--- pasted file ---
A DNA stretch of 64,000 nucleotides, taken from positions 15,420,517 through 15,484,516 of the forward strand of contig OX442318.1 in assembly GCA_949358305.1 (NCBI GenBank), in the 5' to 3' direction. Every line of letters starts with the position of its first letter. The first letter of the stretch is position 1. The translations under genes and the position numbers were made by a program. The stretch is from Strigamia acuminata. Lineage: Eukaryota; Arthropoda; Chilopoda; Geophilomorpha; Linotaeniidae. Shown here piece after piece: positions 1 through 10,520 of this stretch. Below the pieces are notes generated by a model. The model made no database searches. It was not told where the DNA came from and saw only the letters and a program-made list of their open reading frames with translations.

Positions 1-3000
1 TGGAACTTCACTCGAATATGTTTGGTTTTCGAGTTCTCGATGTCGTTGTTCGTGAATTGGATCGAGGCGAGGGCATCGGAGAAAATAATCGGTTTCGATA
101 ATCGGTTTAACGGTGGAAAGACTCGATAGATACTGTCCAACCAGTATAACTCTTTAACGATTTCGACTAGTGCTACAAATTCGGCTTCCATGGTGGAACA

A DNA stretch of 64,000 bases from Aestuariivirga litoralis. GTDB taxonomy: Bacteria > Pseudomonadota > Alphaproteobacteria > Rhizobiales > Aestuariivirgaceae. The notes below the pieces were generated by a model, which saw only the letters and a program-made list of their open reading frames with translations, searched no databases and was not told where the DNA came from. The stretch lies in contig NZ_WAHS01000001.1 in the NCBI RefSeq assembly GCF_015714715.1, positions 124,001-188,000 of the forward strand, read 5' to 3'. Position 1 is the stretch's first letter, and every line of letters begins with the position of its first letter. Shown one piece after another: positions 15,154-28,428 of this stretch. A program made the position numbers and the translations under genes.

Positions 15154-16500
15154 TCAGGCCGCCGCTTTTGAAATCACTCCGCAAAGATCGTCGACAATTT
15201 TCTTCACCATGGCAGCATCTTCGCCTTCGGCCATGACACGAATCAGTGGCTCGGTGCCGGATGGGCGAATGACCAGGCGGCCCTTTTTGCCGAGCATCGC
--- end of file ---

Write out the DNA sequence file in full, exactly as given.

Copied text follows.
A DNA stretch of 64,000 nucleotides, taken from positions 15,420,517 through 15,484,516 of the forward strand of contig OX442318.1 in assembly GCA_949358305.1 (NCBI GenBank), in the 5' to 3' direction. Every line of letters starts with the position of its first letter. The first letter of the stretch is position 1. The translations under genes and the position numbers were made by a program. The stretch is from Strigamia acuminata. Lineage: Eukaryota; Arthropoda; Chilopoda; Geophilomorpha; Linotaeniidae. Shown here piece after piece: positions 1 through 10,520 of this stretch. Below the pieces are notes generated by a model. The model made no database searches. It was not told where the DNA came from and saw only the letters and a program-made list of their open reading frames with translations.

Positions 1-3000
1 TGGAACTTCACTCGAATATGTTTGGTTTTCGAGTTCTCGATGTCGTTGTTCGTGAATTGGATCGAGGCGAGGGCATCGGAGAAAATAATCGGTTTCGATA
101 ATCGGTTTAACGGTGGAAAGACTCGATAGATACTGTCCAACCAGTATAACTCTTTAACGATTTCGACTAGTGCTACAAATTCGGCTTCCATGGTGGAACA

A DNA stretch of 64,000 bases from Aestuariivirga litoralis. GTDB taxonomy: Bacteria > Pseudomonadota > Alphaproteobacteria > Rhizobiales > Aestuariivirgaceae. The notes below the pieces were generated by a model, which saw only the letters and a program-made list of their open reading frames with translations, searched no databases and was not told where the DNA came from. The stretch lies in contig NZ_WAHS01000001.1 in the NCBI RefSeq assembly GCF_015714715.1, positions 124,001-188,000 of the forward strand, read 5' to 3'. Position 1 is the stretch's first letter, and every line of letters begins with the position of its first letter. Shown one piece after another: positions 15,154-28,428 of this stretch. A program made the position numbers and the translations under genes.

Positions 15154-16500
15154 TCAGGCCGCCGCTTTTGAAATCACTCCGCAAAGATCGTCGACAATTT
15201 TCTTCACCATGGCAGCATCTTCGCCTTCGGCCATGACACGAATCAGTGGCTCGGTGCCGGATGGGCGAATGACCAGGCGGCCCTTTTTGCCGAGCATCGC